By Bower, Bruce
Science News , Vol. 176, No. 2
It apparently took a long time to get the Agricultural Revolution off the ground. Prehistoric hunter-gatherers in the Middle East cultivated the early farming life over more than a millennium, thanks largely to their proficiency at building structures to store wild cereals, a new report suggests.
Excavations at [Dhra.sup.1] near the Dead Sea in Jordan have uncovered remnants of four sophisticated granaries built between 11,300 and 11,175 years ago, about a millennium before domesticated plants were known to have been cultivated there, say Ian Kuijt of the University of Notre Dame in Indiana and Bill Finlayson of the Council for British Research in the Levant in Amman, Jordan.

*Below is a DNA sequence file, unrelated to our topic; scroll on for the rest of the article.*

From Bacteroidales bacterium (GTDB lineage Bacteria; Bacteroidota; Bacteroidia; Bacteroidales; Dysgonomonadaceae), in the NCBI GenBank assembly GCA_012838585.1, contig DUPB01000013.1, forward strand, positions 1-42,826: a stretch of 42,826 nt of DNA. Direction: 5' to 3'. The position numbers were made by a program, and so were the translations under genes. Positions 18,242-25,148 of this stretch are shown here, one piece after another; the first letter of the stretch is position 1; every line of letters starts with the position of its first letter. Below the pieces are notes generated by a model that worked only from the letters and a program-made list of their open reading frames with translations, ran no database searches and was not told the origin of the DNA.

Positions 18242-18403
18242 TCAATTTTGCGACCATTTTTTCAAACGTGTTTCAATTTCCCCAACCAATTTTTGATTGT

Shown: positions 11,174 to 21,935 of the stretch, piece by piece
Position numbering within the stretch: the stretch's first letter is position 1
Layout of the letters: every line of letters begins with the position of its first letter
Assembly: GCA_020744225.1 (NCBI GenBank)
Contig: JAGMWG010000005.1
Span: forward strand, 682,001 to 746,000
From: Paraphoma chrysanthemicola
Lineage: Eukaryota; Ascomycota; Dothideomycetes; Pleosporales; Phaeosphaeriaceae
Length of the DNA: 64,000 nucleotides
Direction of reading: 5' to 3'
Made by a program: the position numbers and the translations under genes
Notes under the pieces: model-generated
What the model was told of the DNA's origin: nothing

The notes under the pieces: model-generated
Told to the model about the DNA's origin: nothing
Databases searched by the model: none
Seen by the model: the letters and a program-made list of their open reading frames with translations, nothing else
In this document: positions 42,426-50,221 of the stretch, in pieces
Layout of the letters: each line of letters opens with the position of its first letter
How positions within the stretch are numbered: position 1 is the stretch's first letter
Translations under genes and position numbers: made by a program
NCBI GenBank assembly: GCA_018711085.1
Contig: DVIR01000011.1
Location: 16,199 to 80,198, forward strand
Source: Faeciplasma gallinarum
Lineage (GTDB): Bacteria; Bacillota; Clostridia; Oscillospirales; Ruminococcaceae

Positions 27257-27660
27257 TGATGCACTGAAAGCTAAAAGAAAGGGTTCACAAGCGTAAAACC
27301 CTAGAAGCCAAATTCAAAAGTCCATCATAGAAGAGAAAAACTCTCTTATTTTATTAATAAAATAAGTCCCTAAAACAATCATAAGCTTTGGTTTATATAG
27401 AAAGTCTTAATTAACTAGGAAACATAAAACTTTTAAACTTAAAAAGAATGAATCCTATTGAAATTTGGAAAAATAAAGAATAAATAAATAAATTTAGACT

Microscopic pieces of silica from barley husks were identified in one structure, the researchers report online June 22 in Proceedings of the National Academy of Sciences. The granaries were situated between oval-shaped buildings where the researchers found stone tools for grinding wild plants. Intact cereal grains have yet to be found.
Discoveries at [Dhra. …